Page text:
In every city or community around the world, the cafe/coffee shop is place for gathering with friends or colleagues, catching up on daily reading, playing games, engaging in the art and music culture, knitting, writing, planning, creating, organizing, designing and learning – and of course, sharing in food/drink. Drawing from hundreds of examples of cafe community gathering hubs across our own city, Hamilton (A coffee shop for every mood) or Toronto (Top 10 Places to work or study in Toronto), or New York City (The Best Coffee Shops for getting work done), we created a classroom space with similar characteristics.
The coffee shop as office: Coffee shops are the unofficial offices of an army of modern workers thanks to free wi-fi, good company and caffeine on tap. But, says David Crookes, cafes have been places of business for centuries (Source: http://www.independent.co.uk/life-style/gadgets-and-tech/features/thirsty-work-the-coffee-shop-as-office-2290725.html)
At a Public School?
Can you imagine a learning space where nature, music, art and literature are infused in the design of the STE-A-M focused room? A space that celebrates community through nutritious food prepared each day by students who gather at a cafe bar or surround a kitchen table and prompted by deep discussions of innovation and creativity? A space for people of all ages? A place where tea is served at the start and end of each day in beautiful porcelain cups – where there are no bells or specific transitions and subjects are infused through Big Ideas or Themes?
In 2016, The HWDSB Enrichment and Innovation Centre was awarded the Canadian Education Association (CEA) Ken Spencer Award (First Place) for Innovation and Creativity in Teaching and Learning. This accolade prompted the creation of a second Enrichment Centre that was designed using the Reggio Emilia Approach and would recognize that the learning environment is fundamentally important to the program (referred to as the child’s “third teacher”)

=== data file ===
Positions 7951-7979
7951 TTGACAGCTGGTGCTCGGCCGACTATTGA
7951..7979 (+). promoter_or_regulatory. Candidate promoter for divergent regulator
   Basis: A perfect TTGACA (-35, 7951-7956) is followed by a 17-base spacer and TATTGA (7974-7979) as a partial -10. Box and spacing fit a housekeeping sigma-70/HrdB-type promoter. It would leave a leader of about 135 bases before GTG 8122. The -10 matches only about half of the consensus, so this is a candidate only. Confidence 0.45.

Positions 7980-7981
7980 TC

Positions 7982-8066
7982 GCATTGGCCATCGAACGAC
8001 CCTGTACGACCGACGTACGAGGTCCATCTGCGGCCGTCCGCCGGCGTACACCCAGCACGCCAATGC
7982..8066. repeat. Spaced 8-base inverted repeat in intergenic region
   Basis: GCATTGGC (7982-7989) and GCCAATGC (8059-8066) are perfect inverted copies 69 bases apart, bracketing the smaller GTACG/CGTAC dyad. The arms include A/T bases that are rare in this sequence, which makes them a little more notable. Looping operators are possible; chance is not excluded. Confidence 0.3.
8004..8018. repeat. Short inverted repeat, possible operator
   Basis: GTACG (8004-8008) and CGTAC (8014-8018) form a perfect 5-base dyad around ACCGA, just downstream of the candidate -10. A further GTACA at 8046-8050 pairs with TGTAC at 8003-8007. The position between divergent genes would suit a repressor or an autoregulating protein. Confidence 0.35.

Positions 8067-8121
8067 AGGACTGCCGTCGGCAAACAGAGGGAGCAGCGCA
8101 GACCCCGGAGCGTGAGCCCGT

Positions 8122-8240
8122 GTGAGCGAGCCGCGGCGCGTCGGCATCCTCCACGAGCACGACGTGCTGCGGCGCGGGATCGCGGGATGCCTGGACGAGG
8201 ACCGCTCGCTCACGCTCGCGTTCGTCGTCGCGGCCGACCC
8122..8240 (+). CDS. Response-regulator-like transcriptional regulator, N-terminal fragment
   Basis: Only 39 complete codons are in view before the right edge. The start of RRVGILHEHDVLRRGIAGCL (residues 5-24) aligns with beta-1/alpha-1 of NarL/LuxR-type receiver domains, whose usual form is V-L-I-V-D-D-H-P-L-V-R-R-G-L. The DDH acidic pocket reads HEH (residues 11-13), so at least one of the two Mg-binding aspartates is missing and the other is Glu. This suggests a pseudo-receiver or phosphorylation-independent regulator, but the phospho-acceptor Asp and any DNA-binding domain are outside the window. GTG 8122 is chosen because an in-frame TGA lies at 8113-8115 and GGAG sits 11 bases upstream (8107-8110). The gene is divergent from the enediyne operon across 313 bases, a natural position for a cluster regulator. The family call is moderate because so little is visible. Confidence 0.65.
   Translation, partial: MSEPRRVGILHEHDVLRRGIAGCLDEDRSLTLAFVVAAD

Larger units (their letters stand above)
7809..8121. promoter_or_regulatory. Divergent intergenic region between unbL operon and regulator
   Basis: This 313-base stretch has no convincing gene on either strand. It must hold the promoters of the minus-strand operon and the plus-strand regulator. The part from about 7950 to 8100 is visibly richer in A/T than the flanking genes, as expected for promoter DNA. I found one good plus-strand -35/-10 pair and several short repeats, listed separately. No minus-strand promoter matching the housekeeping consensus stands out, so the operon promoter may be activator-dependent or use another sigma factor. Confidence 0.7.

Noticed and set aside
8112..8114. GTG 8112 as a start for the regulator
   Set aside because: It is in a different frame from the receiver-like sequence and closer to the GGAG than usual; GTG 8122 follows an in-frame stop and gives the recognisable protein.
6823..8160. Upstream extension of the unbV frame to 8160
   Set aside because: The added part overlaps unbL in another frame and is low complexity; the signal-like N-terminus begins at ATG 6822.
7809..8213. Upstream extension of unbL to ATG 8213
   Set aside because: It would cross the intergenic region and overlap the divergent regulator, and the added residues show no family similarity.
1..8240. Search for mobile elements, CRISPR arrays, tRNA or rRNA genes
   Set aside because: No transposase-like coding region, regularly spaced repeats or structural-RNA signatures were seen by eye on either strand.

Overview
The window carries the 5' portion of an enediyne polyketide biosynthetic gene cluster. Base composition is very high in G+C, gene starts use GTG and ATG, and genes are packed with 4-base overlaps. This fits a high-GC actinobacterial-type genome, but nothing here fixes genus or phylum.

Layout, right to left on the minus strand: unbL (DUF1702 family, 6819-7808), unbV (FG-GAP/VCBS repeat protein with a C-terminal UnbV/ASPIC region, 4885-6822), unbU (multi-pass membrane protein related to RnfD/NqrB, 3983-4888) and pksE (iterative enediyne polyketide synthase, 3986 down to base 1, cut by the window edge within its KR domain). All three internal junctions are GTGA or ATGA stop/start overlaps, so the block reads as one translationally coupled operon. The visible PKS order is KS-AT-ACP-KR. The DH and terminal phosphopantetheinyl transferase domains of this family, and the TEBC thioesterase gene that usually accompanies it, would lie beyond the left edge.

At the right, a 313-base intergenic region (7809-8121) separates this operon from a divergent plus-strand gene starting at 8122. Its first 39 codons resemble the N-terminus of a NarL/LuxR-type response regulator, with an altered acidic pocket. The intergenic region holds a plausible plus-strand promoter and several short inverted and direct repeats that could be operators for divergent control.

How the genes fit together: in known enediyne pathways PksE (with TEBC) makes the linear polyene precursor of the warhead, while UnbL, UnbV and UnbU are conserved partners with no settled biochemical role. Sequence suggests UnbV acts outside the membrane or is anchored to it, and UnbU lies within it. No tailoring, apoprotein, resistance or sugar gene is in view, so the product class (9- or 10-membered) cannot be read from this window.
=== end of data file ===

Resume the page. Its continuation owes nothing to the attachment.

“In order to act as an educator for the child, the environment has to be flexible: it must undergo frequent modification by the children and the teachers in order to remain up-to-date and responsive to their needs to be protagonists in constructing their knowledge.” (Lella Gandini,1998)
The importance of the environment lies in the belief that children can best create meaning and make sense of their world through environments which support “complex, varied, sustained, and changing relationships between people, the world of experience, ideas and the many ways of expressing ideas.” (Cadwell, 1997). “Bringing Reggio Emilia home:An innovative approach to early childhood education.”.
The room design is also inspired by Seymour Papert’s Constructionism learning theory,
The constructionist teacher takes on a mediational role rather than adopting an instructional role. Teaching “at” students is replaced by assisting them to understand—and help one another to understand—problems in a hands-on way.
The HWDSB Gifted Program partnered with a team of Undergraduate Students from McMaster University in a Design Thinking Project with the goal to create a learning space inspired by both Reggio and Papert.
“Design is the action of bringing something new and desired into existence—a proactive stance that resolves or dissolves problematic situations by design. It is a compound of routine, adaptive and design expertise brought to bear on complex dynamic situations.”